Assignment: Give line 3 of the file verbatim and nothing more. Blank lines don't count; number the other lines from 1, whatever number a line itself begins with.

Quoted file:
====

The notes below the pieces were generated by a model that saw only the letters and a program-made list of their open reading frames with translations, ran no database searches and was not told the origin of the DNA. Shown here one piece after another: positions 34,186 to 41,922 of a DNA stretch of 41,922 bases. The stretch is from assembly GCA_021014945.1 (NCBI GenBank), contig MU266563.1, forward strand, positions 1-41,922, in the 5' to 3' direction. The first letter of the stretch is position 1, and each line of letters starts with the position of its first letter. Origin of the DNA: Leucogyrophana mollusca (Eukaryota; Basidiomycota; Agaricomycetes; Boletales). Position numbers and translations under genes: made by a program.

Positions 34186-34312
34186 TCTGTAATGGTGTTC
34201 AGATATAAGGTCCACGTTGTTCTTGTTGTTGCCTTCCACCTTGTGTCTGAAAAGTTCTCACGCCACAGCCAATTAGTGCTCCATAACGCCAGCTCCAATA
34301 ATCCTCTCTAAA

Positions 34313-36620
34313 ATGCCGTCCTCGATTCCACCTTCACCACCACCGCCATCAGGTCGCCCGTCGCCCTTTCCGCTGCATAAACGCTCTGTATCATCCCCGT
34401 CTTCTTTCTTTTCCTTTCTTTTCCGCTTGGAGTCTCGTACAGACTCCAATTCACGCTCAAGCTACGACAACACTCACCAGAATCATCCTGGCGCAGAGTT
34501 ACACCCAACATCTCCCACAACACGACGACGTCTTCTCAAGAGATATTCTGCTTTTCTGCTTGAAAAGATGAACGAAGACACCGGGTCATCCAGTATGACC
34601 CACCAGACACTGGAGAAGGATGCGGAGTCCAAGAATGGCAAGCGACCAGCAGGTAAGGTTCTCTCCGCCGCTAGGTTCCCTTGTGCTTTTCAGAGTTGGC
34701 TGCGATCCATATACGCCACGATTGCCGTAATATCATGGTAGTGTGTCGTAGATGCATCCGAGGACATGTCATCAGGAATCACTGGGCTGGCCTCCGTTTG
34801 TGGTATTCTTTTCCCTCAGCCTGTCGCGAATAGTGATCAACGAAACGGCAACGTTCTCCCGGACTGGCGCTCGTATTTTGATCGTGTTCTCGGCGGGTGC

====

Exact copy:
34186 TCTGTAATGGTGTTC